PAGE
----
As she raises two children with longtime love Bryan Randall and stars in the buzz-worthy The Lost City, Sandra Bullock currently rates her life at a 9.2 out of 10 — a high number, to be sure, but one that recognizes that "the other shoe will drop."
In a new interview with CBS Sunday Morning's Tracy Smith, the 57-year-old actress opened up about being on a professional and personal high, only to have it all come crashing down. In 2010, after years of filing paperwork to become an adoptive parent, Bullock received a call "out of the blue" that a baby boy, Louis, would soon be hers. "I was handed a plastic bag and a child," she told Smith. Bullock and then-husband Jesse James kept the adoption process quiet, and the Blind Side actress went on to win a Best Actress Oscar just two months later.
Though Bullock now admits she was more preoccupied with getting home to her baby on Oscar night than bringing home a gold statuette, her joy was short-lived. Shortly after her Oscar win, multiple women went public with claims that they'd had an affair with James, who had been married to Bullock since 2005. The Monster Garage host subsequently entered a rehabilitation facility in an attempt to salvage his marriage, but by April Bullock had filed for divorce. The divorce was finalized that July and Bullock opted to adopt Louis as a single parent.
Dealing with the shock of James's betrayal came second to raising her infant son, Bullock told Smith.
'So much had happened," Bullock said of the scandal. "How do you process grief and not hurt your child in the process? It's a newborn — they take on everything that you're feeling. So my obligation was to him, and not tainting the first year of his life with my grief."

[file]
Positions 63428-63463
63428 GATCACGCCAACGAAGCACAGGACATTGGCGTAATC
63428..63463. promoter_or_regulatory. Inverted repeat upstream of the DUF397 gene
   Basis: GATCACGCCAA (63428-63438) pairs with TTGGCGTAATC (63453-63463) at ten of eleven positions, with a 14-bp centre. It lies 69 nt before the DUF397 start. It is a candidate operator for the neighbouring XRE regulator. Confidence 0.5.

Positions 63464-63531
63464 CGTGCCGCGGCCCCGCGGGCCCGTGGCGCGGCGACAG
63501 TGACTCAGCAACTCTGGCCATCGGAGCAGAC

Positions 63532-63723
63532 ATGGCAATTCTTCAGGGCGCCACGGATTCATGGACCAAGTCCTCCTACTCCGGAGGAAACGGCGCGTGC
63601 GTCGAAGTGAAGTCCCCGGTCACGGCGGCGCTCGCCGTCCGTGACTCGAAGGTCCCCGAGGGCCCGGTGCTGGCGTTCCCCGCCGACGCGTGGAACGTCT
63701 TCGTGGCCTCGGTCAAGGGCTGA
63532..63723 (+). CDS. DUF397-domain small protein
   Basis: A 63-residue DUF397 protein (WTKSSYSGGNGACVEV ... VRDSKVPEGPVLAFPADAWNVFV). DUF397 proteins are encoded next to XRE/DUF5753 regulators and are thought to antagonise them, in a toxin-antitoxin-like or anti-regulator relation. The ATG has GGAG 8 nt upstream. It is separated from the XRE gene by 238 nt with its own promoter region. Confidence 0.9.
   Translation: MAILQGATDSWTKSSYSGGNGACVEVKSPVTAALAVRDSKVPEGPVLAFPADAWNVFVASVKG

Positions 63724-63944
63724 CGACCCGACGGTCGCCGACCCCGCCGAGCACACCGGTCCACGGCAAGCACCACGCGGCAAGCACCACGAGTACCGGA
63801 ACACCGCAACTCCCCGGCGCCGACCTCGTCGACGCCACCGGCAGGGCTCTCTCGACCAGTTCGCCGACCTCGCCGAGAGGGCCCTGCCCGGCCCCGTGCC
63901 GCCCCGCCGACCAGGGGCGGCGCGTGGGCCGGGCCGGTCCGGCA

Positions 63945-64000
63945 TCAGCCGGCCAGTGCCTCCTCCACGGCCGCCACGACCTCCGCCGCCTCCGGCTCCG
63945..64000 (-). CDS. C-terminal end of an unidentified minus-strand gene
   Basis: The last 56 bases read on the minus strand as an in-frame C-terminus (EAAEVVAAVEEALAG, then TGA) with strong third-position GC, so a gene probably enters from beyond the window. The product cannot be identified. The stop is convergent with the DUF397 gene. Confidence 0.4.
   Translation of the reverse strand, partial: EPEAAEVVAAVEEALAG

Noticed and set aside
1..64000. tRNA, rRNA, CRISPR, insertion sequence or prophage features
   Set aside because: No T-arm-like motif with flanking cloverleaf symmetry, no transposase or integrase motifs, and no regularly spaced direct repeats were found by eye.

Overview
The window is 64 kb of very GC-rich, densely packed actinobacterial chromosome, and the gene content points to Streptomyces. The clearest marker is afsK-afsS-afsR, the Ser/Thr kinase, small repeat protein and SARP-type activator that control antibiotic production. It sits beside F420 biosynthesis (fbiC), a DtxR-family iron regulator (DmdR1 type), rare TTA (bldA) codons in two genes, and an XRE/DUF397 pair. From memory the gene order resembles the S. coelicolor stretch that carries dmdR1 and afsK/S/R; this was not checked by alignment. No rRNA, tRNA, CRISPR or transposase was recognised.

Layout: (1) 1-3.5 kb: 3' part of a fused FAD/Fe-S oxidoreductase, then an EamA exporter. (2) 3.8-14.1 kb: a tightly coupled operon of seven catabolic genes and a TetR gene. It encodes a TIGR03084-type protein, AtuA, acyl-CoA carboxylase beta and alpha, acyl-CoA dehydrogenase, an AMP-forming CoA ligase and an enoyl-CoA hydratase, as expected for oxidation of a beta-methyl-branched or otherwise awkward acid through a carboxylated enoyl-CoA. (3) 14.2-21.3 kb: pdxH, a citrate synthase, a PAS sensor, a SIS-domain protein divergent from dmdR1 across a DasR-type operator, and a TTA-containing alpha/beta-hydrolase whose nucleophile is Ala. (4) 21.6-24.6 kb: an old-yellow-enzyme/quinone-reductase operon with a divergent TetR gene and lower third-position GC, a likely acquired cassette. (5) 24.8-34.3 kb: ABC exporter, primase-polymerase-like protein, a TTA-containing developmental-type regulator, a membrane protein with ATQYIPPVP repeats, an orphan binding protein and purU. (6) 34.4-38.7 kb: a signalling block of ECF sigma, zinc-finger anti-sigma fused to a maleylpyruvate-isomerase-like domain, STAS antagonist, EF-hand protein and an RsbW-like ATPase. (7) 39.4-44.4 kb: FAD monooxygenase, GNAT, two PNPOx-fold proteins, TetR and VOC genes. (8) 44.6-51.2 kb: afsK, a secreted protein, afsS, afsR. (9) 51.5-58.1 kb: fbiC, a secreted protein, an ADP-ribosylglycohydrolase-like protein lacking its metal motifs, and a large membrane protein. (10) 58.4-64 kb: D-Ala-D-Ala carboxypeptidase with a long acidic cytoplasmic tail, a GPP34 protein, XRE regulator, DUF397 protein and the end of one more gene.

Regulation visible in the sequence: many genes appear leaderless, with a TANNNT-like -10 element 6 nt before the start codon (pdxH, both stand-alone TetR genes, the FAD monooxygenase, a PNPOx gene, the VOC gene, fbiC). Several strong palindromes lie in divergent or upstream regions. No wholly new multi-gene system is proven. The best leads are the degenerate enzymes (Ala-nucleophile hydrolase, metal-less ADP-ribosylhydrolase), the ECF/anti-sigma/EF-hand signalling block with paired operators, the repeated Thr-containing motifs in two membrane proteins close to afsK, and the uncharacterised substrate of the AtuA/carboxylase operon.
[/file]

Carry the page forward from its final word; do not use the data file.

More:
The Oscar winner went on to adopt daughter Laila, then a toddler, in 2015. Both Louis and Laila are Black, and Bullock teared up as she addressed her fears about keeping them protected in a society in which racism continues to run rampant.
"My children are Black," she said. "I have a level of defense that millions of mothers have that aren't white. I have an understanding of how scary it is."
Choking back tears, she added, "I just get really emotional because I think of hundreds of years of women who've never been able to relax into motherhood. They've never been able to relax."
Black mothers, she continued, have to worry about their children "in a way that we as white women have not had to worry."
"You worry about other things, but if you really, really, really take a minute and think about [it]," she added, pointing to "hundreds of years of mothers not being able to enjoy, freely, the birth of child; their son becoming a young man. All of those things represent fear and loss."
Despite excitement over the Lost City, which she also produced, Bullock is more committed to taking a break with her family than ruling the box office. Though she hinted in a recent Fox News interview that she'd be back on screen when her kids — currently preteens — are around 16 or 17, the Hope Floats star told Smith that she'll return once she stops thinking "I want to be at home" when she's filming.
"I'm not doing anyone any favors, who's investing in a project, if I'm saying, 'I just want to be at home,'" she explained. "Because I was always running ... to the next thing. I just want to be present and responsible for one thing."
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